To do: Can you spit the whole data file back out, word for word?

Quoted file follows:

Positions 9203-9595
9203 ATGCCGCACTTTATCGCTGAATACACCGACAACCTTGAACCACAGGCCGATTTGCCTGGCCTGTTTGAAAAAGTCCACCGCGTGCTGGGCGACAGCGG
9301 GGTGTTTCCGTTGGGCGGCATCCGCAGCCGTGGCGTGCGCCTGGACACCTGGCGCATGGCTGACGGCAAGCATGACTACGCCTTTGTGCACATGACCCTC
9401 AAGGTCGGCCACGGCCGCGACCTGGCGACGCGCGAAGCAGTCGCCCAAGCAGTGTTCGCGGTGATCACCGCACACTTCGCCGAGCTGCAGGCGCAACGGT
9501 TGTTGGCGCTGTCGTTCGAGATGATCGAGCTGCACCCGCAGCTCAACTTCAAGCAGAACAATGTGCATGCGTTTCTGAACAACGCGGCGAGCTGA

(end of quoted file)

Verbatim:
Positions 9203-9595
9203 ATGCCGCACTTTATCGCTGAATACACCGACAACCTTGAACCACAGGCCGATTTGCCTGGCCTGTTTGAAAAAGTCCACCGCGTGCTGGGCGACAGCGG
9301 GGTGTTTCCGTTGGGCGGCATCCGCAGCCGTGGCGTGCGCCTGGACACCTGGCGCATGGCTGACGGCAAGCATGACTACGCCTTTGTGCACATGACCCTC
9401 AAGGTCGGCCACGGCCGCGACCTGGCGACGCGCGAAGCAGTCGCCCAAGCAGTGTTCGCGGTGATCACCGCACACTTCGCCGAGCTGCAGGCGCAACGGT
9501 TGTTGGCGCTGTCGTTCGAGATGATCGAGCTGCACCCGCAGCTCAACTTCAAGCAGAACAATGTGCATGCGTTTCTGAACAACGCGGCGAGCTGA